ECB officials meeting in Frankfurt today kept the benchmark rate at 1 percent. The central bank, led by President Jean- Claude Trichet, won’t raise rates before the third quarter of 2010, another survey shows.
The ECB is wary of nipping the nascent euro-region recovery in the bud by tightening policy too soon. While the bank is likely to raise its forecasts for economic growth today after Germany and France unexpectedly exited their recessions in the second quarter, rising unemployment and the expiry of government rescue packages may damp expansion next year.
Sweden’s Riksbank today held its benchmark rate at a record low of 0.25 percent and pledged to keep it there until autumn next year. Trichet will discuss the next step in the global response to the financial crisis when he meets officials from the Group of 20 nations in London tomorrow.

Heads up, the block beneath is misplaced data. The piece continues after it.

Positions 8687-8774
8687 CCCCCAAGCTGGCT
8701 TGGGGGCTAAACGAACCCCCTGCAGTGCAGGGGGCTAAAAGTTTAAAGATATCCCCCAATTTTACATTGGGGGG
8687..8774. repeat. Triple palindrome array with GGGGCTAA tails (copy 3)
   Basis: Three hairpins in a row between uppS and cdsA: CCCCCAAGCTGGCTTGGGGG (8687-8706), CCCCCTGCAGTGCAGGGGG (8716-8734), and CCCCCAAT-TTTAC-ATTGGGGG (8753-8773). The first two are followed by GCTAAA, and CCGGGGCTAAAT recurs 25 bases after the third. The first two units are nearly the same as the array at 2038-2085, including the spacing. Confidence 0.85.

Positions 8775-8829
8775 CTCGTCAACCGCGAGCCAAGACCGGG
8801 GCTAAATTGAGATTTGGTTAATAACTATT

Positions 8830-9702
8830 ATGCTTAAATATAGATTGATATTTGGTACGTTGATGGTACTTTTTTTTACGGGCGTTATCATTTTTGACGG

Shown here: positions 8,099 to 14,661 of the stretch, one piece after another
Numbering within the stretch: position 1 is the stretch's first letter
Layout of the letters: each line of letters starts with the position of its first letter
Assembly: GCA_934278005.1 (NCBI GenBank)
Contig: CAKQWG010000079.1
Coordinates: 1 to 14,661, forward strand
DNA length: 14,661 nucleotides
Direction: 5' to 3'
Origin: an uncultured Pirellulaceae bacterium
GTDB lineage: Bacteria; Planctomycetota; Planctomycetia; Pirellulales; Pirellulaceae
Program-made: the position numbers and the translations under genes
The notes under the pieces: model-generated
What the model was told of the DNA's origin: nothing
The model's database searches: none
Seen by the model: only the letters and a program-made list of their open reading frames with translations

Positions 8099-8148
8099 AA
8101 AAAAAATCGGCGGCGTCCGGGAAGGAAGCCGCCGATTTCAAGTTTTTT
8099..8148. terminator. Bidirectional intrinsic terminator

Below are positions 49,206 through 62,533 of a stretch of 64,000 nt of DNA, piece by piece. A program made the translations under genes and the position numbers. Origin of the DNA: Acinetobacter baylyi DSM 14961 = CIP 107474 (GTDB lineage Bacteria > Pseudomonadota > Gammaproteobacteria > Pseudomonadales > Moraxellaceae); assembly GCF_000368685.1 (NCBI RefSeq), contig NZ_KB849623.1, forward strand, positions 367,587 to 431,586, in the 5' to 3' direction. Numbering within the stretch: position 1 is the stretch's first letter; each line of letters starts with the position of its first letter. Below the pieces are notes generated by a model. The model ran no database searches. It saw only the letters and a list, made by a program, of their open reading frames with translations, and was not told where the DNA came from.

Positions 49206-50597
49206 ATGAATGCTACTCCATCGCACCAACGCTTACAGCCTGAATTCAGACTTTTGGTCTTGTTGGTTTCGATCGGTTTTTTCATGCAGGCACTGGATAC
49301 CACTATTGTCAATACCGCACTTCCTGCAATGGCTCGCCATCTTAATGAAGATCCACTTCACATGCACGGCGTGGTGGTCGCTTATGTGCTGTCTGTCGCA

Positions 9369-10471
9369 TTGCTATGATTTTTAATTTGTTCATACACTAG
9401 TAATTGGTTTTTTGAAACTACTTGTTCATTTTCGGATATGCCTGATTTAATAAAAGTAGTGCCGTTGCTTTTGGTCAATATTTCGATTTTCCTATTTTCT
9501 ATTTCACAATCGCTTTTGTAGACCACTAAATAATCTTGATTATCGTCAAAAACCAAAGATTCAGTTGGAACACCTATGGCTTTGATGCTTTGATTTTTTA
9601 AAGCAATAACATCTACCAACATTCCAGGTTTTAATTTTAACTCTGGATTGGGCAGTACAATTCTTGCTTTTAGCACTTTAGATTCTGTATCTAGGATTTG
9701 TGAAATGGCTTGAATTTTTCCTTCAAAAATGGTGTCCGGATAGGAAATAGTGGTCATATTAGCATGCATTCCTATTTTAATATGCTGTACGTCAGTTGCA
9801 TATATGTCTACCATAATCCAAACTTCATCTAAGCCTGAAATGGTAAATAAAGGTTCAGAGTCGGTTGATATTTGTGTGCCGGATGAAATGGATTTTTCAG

While the Federal Reserve and Bank of England are pumping money directly into their economies through the purchase of government and corporate bonds, the ECB has focused on lubricating bank lending in an effort to rekindle growth.
In June it offered lenders as much cash as they wanted for 12 months at its benchmark rate, resulting in a record allotment of 442 billion euros ($629 billion). Trichet has kept open the option of charging a higher interest rate at the next 12-month tender on Sept. 29.